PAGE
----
A Sweet Pain
Who shall bring any charge against God’s elect? It is God who justifies. Who is to condemn? Christ Jesus….indeed is interceding for us. (Romans 8:33-34)
Paul’s questions in Romans 8:33 are rhetorical. When he asks who shall bring a charge against God’s elect, he is saying, “Nobody dare!”
Our defense against the accusation of Satan is the gospel. He despises the gospel. He denies the gospel. He wants us to seek our justification somewhere other than in our Christ, who clothes us with His perfect righteousness. Satan will lay charges against us. He will condemn us. He will shout into our ears that our garments are filthy, that we are too sinful to ever be pleasing to a righteous God. But in Christ we say, “Begone, slanderer- who shall bring a charge against God’s elect? My Savior has covered me. He has taken away my iniquity. He prays for me at this very moment. Cover your ears, devil, lest you hear the intercession of Christ for me. Christ is my righteousness. His merit is mine. Nothing can separate me from His love.
We please God when we resist temptation and do not sin. Certainly part of our maturing in the Lord is to do this more and more. But we do sin, and again and again, and as we grow in the Lord we become even more conscious of how many ways we can find to sin against God and others. But part of our growth is becoming more and more sure of God’s acceptance of us. He does not save us because of our spotless lives, but because we are clothed in Christ’s righteous garments. Our awareness of our sin is painful indeed, but it is a sweet pain that drives us into the arms of the loving Father. We please Him when we return to Him, something Satan, the accuser does his best to prevent. When Satan whispers to the believer, “You with all your sin, can’t be pleasing to God,” the believer replies, “Ah, but I am. To God be the glory.”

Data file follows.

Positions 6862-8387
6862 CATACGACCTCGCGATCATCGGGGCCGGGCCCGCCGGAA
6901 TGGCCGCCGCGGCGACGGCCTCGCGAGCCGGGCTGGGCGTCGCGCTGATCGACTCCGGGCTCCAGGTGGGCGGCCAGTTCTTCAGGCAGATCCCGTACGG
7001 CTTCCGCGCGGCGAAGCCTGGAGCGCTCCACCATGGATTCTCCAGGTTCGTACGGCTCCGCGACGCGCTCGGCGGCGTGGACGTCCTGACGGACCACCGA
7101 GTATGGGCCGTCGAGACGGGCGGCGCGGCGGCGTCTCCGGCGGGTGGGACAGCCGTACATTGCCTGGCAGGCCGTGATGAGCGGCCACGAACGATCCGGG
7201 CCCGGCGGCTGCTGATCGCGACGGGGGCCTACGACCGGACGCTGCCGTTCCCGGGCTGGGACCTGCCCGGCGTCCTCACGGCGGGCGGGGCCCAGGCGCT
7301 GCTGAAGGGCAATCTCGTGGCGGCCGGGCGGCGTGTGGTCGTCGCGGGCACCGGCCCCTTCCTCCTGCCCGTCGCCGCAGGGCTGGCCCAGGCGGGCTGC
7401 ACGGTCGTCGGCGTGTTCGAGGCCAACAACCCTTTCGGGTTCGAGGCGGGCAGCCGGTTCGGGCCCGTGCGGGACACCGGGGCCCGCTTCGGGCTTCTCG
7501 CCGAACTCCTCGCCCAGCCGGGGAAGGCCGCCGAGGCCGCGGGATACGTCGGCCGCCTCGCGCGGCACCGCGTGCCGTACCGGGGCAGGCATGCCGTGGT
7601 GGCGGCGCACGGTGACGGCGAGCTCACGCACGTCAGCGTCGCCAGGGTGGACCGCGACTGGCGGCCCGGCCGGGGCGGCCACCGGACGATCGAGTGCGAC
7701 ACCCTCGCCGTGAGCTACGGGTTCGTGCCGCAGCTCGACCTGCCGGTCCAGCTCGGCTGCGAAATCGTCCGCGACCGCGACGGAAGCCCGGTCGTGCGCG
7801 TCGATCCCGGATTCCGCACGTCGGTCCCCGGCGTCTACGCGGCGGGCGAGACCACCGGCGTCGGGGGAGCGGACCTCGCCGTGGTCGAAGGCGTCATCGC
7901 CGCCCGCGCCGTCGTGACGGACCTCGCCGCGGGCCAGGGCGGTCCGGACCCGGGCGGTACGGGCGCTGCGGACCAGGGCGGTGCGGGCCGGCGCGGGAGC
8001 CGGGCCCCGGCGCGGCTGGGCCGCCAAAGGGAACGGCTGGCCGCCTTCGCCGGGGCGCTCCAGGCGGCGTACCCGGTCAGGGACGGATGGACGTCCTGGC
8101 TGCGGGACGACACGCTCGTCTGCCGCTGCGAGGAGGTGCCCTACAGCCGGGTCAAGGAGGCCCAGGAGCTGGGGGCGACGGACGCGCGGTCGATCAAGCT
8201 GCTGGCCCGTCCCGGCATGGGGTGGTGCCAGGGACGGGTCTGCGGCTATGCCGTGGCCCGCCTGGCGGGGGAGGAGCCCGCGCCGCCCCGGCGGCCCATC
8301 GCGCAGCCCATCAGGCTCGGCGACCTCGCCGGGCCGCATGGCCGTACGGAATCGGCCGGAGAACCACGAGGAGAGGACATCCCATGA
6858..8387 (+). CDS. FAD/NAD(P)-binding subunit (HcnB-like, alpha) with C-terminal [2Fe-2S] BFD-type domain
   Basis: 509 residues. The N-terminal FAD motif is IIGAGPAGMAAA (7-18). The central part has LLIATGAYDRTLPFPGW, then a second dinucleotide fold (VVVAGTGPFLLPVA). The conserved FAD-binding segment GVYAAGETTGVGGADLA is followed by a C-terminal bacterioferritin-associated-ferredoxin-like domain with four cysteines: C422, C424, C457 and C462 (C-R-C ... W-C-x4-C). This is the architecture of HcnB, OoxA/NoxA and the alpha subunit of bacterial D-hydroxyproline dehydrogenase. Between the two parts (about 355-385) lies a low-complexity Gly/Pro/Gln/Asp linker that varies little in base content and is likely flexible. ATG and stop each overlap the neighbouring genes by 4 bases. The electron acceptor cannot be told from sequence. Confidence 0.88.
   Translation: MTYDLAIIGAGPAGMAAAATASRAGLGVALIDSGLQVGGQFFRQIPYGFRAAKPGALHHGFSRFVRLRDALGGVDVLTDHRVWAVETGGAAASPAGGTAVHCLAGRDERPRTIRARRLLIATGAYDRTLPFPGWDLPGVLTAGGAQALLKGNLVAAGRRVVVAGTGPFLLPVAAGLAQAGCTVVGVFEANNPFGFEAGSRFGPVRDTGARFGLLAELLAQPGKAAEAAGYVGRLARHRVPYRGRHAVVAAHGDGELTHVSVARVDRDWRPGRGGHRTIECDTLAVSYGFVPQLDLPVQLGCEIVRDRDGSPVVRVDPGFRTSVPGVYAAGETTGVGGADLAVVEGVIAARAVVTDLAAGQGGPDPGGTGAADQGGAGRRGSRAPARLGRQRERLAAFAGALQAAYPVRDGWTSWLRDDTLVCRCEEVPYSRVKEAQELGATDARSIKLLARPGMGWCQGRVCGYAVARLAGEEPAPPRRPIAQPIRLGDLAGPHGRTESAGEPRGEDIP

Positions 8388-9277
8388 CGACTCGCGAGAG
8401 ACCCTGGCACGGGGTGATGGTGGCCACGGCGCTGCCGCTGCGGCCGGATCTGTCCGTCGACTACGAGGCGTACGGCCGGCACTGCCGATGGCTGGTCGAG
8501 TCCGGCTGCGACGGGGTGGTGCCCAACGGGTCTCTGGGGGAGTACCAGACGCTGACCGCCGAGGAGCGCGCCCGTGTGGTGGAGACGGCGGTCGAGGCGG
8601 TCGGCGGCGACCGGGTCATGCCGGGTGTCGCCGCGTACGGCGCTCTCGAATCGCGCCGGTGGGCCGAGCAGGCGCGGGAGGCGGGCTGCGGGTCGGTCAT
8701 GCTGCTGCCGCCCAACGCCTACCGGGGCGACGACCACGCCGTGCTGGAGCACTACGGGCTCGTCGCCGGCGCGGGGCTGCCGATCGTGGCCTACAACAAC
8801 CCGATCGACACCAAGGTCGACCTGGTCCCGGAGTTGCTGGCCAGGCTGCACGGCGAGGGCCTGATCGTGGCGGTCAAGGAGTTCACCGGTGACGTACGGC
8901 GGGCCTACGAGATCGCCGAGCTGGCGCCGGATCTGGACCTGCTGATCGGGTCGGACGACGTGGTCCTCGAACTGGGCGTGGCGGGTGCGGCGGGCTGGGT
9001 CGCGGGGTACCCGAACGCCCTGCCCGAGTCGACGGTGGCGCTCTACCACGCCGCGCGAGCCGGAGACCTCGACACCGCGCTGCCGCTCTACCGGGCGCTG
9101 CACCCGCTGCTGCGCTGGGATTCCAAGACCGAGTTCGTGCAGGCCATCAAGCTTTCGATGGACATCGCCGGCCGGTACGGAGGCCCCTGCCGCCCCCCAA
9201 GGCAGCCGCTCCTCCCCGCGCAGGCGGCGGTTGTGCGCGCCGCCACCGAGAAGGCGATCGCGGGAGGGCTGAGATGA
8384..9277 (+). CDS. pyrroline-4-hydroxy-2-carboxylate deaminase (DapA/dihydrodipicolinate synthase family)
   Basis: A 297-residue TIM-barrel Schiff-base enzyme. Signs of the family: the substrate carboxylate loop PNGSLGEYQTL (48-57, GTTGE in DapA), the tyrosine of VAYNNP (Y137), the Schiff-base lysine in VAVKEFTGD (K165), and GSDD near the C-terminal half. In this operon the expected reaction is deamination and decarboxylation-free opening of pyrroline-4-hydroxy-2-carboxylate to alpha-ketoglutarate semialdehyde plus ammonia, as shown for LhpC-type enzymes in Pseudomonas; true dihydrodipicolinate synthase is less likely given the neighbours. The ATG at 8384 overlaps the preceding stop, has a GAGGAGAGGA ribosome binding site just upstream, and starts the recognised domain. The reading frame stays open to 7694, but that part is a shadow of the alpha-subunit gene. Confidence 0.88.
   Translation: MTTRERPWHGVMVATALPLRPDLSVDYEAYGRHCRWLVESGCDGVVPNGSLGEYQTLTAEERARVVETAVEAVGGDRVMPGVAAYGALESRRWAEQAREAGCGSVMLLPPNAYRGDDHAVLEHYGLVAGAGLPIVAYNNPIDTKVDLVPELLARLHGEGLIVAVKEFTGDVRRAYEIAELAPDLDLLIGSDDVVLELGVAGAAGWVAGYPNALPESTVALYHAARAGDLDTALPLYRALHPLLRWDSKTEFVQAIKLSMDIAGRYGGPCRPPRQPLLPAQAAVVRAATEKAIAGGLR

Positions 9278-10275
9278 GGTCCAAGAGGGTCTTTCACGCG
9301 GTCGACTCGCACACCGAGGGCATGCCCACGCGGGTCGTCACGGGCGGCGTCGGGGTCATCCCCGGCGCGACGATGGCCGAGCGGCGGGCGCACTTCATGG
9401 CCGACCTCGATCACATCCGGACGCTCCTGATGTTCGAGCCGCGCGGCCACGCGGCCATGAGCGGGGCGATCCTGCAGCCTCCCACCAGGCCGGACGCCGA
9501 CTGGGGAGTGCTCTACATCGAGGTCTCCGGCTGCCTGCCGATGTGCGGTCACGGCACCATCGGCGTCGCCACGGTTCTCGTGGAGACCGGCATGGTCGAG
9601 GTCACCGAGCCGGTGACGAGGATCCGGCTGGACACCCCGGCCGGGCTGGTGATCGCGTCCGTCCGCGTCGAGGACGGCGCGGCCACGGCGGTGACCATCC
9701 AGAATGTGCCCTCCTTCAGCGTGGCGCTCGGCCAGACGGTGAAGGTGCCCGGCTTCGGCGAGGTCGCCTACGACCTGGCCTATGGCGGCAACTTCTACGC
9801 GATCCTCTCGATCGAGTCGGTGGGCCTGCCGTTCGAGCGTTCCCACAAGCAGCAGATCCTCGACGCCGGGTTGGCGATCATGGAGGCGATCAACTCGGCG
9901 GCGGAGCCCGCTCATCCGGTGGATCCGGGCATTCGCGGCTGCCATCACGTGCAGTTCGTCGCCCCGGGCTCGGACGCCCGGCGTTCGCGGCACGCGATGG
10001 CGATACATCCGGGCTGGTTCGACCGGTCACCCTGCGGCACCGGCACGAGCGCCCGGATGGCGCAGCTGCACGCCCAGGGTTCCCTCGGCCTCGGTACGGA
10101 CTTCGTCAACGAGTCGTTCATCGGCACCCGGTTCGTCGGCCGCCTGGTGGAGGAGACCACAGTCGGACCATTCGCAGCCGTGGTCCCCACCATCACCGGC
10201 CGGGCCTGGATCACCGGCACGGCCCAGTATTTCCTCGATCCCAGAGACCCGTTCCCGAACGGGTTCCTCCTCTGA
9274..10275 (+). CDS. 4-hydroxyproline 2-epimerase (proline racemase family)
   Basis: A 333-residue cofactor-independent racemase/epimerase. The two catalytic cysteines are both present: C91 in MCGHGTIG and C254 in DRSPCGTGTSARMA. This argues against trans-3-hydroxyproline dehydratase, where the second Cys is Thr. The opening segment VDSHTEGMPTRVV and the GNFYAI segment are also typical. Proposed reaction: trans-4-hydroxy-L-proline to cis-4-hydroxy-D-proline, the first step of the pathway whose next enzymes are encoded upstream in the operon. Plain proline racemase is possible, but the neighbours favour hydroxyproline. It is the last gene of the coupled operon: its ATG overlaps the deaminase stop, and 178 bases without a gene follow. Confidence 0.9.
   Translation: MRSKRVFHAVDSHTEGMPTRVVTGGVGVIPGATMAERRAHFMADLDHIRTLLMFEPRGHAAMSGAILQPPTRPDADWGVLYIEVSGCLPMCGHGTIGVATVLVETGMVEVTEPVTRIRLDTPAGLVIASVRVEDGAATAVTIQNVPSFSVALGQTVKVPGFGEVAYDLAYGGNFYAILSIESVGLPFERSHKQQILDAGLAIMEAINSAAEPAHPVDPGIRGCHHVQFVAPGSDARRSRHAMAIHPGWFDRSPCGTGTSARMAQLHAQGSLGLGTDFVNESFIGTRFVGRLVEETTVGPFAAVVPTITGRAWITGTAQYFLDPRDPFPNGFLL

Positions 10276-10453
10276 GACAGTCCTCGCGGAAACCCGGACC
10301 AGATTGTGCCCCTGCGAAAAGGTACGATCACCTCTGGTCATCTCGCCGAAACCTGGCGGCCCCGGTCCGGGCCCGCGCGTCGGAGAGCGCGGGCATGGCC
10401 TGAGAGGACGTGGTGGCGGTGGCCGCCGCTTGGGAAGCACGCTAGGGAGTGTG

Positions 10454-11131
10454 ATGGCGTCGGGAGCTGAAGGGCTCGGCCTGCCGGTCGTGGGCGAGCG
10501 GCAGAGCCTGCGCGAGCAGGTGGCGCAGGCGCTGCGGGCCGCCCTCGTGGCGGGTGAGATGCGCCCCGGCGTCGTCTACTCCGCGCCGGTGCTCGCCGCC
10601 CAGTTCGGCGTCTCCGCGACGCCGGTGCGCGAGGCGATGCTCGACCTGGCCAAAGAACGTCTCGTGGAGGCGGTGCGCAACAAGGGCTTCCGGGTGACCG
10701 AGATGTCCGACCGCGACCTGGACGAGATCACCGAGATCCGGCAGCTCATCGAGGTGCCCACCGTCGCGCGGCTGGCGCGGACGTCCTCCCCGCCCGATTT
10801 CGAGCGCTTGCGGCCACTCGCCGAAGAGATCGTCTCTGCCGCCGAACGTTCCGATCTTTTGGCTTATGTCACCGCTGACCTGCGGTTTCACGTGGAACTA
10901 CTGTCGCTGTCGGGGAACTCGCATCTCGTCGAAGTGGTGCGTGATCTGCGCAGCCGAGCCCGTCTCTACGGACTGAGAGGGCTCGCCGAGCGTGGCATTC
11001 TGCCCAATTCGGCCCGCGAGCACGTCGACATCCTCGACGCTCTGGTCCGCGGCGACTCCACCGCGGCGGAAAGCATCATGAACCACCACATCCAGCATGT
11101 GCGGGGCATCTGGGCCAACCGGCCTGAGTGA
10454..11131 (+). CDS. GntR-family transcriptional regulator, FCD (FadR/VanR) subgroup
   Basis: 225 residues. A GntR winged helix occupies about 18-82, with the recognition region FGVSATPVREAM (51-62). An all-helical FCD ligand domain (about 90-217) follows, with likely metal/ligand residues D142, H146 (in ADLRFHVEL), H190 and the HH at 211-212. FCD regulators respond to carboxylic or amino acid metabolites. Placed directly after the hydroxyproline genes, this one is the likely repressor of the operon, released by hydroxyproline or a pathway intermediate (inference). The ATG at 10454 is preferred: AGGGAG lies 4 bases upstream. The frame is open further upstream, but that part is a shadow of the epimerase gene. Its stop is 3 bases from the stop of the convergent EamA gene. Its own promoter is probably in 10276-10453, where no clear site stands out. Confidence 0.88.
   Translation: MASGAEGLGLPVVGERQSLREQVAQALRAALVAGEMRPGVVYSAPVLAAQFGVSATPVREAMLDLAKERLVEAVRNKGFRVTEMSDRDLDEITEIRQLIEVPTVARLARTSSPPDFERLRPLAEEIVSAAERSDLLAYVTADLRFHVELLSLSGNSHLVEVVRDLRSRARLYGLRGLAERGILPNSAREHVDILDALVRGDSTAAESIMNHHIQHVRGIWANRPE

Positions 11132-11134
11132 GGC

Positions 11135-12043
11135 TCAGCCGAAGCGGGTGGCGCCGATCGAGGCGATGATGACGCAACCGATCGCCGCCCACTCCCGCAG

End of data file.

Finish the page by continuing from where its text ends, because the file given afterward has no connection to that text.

The strategy of Satan from the beginning is to separate and isolate humans from God and each other. We do not know why Eve was not with Adam when the tempter came into the Garden. What we do know is that she was alone and this is the plot of the devil- to divide and conquer. Since the devil cannot convince God to separate Himself from us, he works on us trying to convince us to separate ourselves from God.
As the Israelites are traveling through the wilderness toward the Promised Land, we can see that God was with them and God was for them. The reputation of God and His chosen people was spreading throughout all of Canaan. As they near the land of Moab, the king realizes that all of his military might isn’t sufficient to stand against the people of God. In the land of Moab lived a man by the name of Balaam, who was known to be a prophet. The king of Moab hired him to invoke a curse on the Israelites. The king took him up on the mountain where he could see the tribes of Israel to invoke the curse, but when Balaam opened his mouth, instead of a curse, he pronounced blessings.